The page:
Accessibility statement

Project: Computer Science - COM00015H

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  • Department: Computer Science
  • Module co-ordinator: Dr. Simon Foster
  • Credit value: 40 credits
  • Credit level: H
  • Academic year of delivery: 2023-24

Module will run

Occurrence Teaching period
A Semester 1 2023-24 to Semester 2 2023-24

Module aims

The aims of this module are to provide a culmination of three years' teaching in a substantial independent study module. The project provides an introduction to independent study in an engineering context, supports synthesis and application of material from the degree course, and gives the student the opportunity to demonstrate an appreciation of engineering methods and techniques, through coverage of requirements, ethical considerations, specification, design, implementation and evaluation. On completion of the project, the student will have gained the practical skills that can only be gleaned from the experience of undertaking independent (supervised) study. The student will also have the experience of having written a substantial academic report.

Module learning outcomes

  1. Demonstrate acquired specialisation in a particular part of the subject area, including enhanced or new technical skills that build on taught theory.

  2. Demonstrate acquired skills to undertake a computer systems (software and/or hardware) engineering project, including design, implementation and evaluation.

  3. Demonstrate a practical understanding of how established techniques of research and enquiry are used to create and interpret knowledge.

  4. Recognise alternatives, selecting and justifying the approach taken at each point in the report, identifying parts of the project area that are feasible within the time (etc) constraints of the project.

  5. Appreciate the latent issues of the subject area (for example, in software engineering they might meet and tackle such as emergent requirements, design flaws, equipment/application problems).

  6. Prepare a written report on the work done, according to the defined criteria. In particular, the student should be able to prepare a report with a good structure and clear presentation, and in which the referencing is of publishable academic standard. The report must demonstrate critical abilities and evaluation of work done and methods applied.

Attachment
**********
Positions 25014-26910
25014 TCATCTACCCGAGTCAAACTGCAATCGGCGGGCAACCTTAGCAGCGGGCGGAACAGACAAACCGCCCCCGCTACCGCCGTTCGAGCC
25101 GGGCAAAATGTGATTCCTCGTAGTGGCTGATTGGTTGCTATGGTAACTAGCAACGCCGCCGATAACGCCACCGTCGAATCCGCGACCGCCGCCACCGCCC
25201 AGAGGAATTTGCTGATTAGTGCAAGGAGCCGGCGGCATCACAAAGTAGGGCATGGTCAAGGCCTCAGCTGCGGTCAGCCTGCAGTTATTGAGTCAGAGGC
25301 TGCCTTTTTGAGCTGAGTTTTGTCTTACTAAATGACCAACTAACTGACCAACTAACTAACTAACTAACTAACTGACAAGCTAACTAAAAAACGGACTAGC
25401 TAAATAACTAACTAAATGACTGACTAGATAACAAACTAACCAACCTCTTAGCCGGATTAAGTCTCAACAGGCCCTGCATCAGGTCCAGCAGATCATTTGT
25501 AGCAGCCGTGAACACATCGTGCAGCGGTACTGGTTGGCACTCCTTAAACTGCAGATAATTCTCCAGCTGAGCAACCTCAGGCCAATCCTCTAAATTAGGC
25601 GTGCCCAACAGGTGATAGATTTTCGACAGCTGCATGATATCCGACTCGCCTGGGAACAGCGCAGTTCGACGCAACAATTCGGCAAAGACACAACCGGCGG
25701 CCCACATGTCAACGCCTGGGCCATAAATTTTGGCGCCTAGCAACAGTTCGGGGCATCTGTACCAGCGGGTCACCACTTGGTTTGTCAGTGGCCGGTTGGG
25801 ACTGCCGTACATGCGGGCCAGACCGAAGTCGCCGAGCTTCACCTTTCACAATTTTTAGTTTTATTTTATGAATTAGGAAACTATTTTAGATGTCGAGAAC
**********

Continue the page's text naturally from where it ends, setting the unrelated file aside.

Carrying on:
7. Articulates an understanding of legal, ethical, social, professional and commercial issues involved in the project, detailing potential issues and mitigation strategies.

  8. Summarise the context, method, results, and implications of the project in an engaging form for a non-expert audience.


Task Length % of module mark
University - project
Essay : Project Report (PRBX)
N/A 100

Special assessment rules



Task Length % of module mark
University - project
Essay : Project Report (PRBX)
N/A 100

Module feedback

Feedback on written report draft (where draft provided to supervisor in a timely manner).
Written feedback after written project report.

Indicative reading

*** Dawson, C. W Projects in Computing and Information Systems. Addison-Wesley 2005

*** Gowers, E. The complete plain words. Penguin 1987

*** Kopka, H and Daly, P.W. A guide to LATEX : document preparation for beginners and advanced users, 3rd edn. Addison-Wesley 1999

*** Zobel, J. Writing for computer science, 2nd edn. Springer 2004

The information on this page is indicative of the module that is currently on offer. The University is constantly exploring ways to enhance and improve its degree programmes and therefore reserves the right to make variations to the content and method of delivery of modules, and to discontinue modules, if such action is reasonably considered to be necessary by the University. Where appropriate, the University will notify and consult with affected students in advance about any changes that are required in line with the University's policy on the Approval of Modifications to Existing Taught Programmes of Study.